Animal Cruelty and Domestic Violence

This week, Animal Cruelty/Human Violence Awareness Week is about bringing more to light the connection between animal abuse and domestic violence. Pets in abusive situations often experience violence similarly to people.

Sara Forsberg · April 20, 2021

Animal Cruelty and Domestic Violence

This week, Animal Cruelty/Human Violence Awareness Week is about bringing more to light the connection between animal abuse and domestic violence. Pets in abusive situations often experience violence similarly to people. It is far more prevalent than most of us want to believe and understanding the correlation and what you can do is the first step!

Why is this so important to me?

I volunteered and worked with a local agency for years for a local domestic violence shelter. One of the most heartbreaking things to see is families fleeing their home but having to leave  their animals behind. Additionally in a lot of severe domestic violence cases the partner who is threatening will hurt their significant other or children’s pet as a form of abuse. Animal abuse can also be one of the first signs of escalating domestic violence.

The statistics about animal cruelty and domestic violence

Domestic violence is a weapon used to inflict pain and exert control with spouses and children. In a large majority of households where domestic violence exists, pets are also harmed to psychologically control victims. The National Coalition Against Domestic Violence reports that, “52% of victims in shelters leave their pets with their batterers”.

Research shows that offenders of domestic violence often have a pattern of abuse involving all members of the household (including children and pets). When survivors of domestic violence seek to escape their abusive homes they’re not only faced with the challenge of finding shelter for themselves and their children, but also for their pets.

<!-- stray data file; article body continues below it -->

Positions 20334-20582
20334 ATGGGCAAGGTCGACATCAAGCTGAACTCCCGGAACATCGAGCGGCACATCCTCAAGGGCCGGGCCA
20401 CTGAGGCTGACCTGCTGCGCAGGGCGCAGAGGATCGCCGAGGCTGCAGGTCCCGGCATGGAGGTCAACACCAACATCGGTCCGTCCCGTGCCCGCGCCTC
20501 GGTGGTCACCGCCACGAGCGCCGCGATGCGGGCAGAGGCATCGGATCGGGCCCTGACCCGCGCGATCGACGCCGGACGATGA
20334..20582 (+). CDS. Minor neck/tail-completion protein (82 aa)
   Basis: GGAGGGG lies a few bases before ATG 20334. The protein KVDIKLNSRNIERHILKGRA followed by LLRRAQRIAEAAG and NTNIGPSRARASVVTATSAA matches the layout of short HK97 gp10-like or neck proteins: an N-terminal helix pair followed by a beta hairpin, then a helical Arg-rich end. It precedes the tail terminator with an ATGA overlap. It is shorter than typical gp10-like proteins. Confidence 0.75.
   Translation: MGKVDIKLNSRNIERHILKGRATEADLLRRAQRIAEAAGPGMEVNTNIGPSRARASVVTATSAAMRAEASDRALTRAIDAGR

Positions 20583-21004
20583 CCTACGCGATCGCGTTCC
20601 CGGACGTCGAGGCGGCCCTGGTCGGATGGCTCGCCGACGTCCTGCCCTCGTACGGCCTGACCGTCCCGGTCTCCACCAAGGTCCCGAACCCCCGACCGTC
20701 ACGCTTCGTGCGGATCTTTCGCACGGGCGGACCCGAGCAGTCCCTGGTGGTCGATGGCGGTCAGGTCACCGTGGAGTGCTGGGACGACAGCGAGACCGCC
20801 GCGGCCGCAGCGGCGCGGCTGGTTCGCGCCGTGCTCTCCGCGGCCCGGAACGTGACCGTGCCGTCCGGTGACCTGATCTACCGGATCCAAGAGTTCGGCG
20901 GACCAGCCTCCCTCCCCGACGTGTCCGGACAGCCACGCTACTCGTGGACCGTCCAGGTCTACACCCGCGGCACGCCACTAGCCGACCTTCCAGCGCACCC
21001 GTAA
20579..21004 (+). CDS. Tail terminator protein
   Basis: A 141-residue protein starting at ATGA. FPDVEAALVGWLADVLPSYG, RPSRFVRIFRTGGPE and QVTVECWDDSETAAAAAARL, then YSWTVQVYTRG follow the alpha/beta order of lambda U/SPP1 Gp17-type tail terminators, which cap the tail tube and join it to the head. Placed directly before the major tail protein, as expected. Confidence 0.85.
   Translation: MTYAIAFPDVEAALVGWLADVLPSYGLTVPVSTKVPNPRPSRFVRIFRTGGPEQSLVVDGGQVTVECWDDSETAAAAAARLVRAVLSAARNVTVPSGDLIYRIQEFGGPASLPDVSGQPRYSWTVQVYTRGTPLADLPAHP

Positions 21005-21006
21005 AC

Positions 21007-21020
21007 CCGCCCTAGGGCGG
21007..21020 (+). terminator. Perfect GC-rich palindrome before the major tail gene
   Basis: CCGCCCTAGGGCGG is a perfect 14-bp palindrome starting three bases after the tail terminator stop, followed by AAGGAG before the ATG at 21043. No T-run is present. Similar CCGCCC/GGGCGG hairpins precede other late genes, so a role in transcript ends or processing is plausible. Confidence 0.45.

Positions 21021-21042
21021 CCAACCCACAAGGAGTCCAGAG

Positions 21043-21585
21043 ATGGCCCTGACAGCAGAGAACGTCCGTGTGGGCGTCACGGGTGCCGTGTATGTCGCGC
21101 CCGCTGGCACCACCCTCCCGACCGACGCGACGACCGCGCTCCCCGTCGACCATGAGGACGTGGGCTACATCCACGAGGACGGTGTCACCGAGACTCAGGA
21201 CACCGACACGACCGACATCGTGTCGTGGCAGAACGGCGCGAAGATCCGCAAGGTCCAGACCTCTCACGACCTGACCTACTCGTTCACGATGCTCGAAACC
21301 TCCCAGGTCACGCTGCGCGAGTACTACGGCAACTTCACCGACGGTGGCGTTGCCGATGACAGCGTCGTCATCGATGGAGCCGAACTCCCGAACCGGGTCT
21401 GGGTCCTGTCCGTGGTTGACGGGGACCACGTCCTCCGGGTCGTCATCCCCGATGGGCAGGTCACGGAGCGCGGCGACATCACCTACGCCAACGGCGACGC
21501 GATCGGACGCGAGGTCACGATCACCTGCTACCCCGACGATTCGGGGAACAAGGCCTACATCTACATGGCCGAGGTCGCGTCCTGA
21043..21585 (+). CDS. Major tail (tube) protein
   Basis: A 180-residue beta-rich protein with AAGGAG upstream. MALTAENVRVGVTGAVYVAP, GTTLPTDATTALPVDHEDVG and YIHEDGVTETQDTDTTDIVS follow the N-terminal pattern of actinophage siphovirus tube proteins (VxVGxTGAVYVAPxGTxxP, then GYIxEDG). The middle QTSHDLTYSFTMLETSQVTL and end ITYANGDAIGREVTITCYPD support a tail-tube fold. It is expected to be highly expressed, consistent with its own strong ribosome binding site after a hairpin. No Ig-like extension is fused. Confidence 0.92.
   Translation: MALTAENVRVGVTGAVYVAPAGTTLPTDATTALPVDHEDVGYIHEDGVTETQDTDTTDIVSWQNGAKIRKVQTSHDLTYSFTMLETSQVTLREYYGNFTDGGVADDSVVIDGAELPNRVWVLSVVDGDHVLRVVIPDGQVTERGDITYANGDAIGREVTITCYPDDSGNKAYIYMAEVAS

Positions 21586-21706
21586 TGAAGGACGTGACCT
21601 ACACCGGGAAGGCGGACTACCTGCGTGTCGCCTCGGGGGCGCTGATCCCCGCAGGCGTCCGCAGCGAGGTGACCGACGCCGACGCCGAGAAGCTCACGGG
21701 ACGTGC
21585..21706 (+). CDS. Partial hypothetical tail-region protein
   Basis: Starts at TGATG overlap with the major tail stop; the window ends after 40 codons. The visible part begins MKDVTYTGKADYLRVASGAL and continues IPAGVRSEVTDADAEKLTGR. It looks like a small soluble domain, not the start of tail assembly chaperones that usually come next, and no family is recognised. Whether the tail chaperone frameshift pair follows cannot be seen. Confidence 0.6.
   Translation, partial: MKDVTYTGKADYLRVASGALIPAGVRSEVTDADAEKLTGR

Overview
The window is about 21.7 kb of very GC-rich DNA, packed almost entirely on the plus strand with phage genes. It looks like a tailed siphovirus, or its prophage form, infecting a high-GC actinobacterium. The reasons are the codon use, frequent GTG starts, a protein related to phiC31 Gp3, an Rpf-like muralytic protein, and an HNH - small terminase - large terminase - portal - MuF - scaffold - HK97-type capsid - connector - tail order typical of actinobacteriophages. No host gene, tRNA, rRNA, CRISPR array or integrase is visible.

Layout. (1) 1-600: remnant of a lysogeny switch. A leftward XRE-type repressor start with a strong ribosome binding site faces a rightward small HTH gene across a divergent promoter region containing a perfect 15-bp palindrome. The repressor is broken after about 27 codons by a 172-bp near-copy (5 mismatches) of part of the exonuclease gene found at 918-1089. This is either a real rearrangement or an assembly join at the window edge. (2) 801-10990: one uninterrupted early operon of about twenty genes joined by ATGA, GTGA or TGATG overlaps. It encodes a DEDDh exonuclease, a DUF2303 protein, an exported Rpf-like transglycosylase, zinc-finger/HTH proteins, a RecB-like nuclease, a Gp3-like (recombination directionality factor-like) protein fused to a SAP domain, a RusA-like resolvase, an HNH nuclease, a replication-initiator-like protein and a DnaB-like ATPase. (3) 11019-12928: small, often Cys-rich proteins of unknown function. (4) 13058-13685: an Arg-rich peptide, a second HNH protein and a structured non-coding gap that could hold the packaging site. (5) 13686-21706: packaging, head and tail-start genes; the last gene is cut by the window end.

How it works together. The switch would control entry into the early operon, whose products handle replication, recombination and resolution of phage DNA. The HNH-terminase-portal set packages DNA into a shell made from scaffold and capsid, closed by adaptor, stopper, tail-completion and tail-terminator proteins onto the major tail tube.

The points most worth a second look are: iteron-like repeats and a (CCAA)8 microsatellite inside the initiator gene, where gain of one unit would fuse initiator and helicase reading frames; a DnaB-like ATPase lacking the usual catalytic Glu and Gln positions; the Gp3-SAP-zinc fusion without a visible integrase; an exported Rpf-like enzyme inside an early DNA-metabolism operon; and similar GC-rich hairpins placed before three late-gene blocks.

Unfortunately, many shelters do not have the option to house companion animals and many are left facing the difficult decision to either leave their pets behind or remain in the abusive environment. Sadly, many of them stay in abusive homes for fear their animals will continue to be abused if left behind. 

So what can you do?

While most domestic violence shelters do not provide on-site shelter for animals, programs exist that help connect pet owners with resources.

- https://safehavensforpets.org/

- http://www.akchumanefund.org/forms/womens_shelters_grant

This information from the National Coalition Against Domestic Abuse in regards to pets and domestic violence has an amazing amount of information and resources available.

http://www.hope-eci.org/_documents/petsanddv.pdf 

At BARF World® Where Pets Are Family we want to keep all your beloved pets safe and also our pet parents safe, too!

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Sara Forsberg

Sara Forsberg

Sara has been part of the BARF team since 2019. She is responsible for some admin duties, helping keep the office running smoothly and support for Rob Jr. and the rest of the team. She has been passionate about animals since a small child growing up with a Siberian Husky and 3 cats, and as an adult having a Labrador Retriever that suffered from a lot of allergy problems. She now has a rescue orphaned kitten, Poppy, and a new addition in another Lab named Jax. She has 7 children that keep her busy in most of her spare time; but enjoys anything on or near the water, spending time with friends and family, music, reading and cooking.

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What is BARF?

"BARF®" is our acronym that means Biologically Appropriate Raw Food. It is a complete and carefully balanced blend of raw meat, fruits, vegetables and bone. Our formula mimics what nature has designed our pet's to thrive on in the wild. The result is a pet free of allergies, digestive problems, and full of life!